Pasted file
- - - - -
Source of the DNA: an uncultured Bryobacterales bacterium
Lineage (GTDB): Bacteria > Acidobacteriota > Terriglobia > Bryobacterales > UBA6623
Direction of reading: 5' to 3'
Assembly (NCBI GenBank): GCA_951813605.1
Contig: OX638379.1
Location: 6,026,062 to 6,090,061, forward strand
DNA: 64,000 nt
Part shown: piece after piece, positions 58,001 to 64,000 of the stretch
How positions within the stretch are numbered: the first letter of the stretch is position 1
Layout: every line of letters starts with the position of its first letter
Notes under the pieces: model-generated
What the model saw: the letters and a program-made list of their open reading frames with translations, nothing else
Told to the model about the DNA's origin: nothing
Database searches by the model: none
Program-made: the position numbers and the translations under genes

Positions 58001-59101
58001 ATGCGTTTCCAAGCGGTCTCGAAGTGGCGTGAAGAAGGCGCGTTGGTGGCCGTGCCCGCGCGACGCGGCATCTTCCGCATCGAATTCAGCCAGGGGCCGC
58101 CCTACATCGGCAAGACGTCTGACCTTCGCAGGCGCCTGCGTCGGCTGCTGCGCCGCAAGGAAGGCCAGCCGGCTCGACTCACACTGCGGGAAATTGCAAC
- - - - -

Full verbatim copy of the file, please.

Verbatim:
Source of the DNA: an uncultured Bryobacterales bacterium
Lineage (GTDB): Bacteria > Acidobacteriota > Terriglobia > Bryobacterales > UBA6623
Direction of reading: 5' to 3'
Assembly (NCBI GenBank): GCA_951813605.1
Contig: OX638379.1
Location: 6,026,062 to 6,090,061, forward strand
DNA: 64,000 nt
Part shown: piece after piece, positions 58,001 to 64,000 of the stretch
How positions within the stretch are numbered: the first letter of the stretch is position 1
Layout: every line of letters starts with the position of its first letter
Notes under the pieces: model-generated
What the model saw: the letters and a program-made list of their open reading frames with translations, nothing else
Told to the model about the DNA's origin: nothing
Database searches by the model: none
Program-made: the position numbers and the translations under genes

Positions 58001-59101
58001 ATGCGTTTCCAAGCGGTCTCGAAGTGGCGTGAAGAAGGCGCGTTGGTGGCCGTGCCCGCGCGACGCGGCATCTTCCGCATCGAATTCAGCCAGGGGCCGC
58101 CCTACATCGGCAAGACGTCTGACCTTCGCAGGCGCCTGCGTCGGCTGCTGCGCCGCAAGGAAGGCCAGCCGGCTCGACTCACACTGCGGGAAATTGCAAC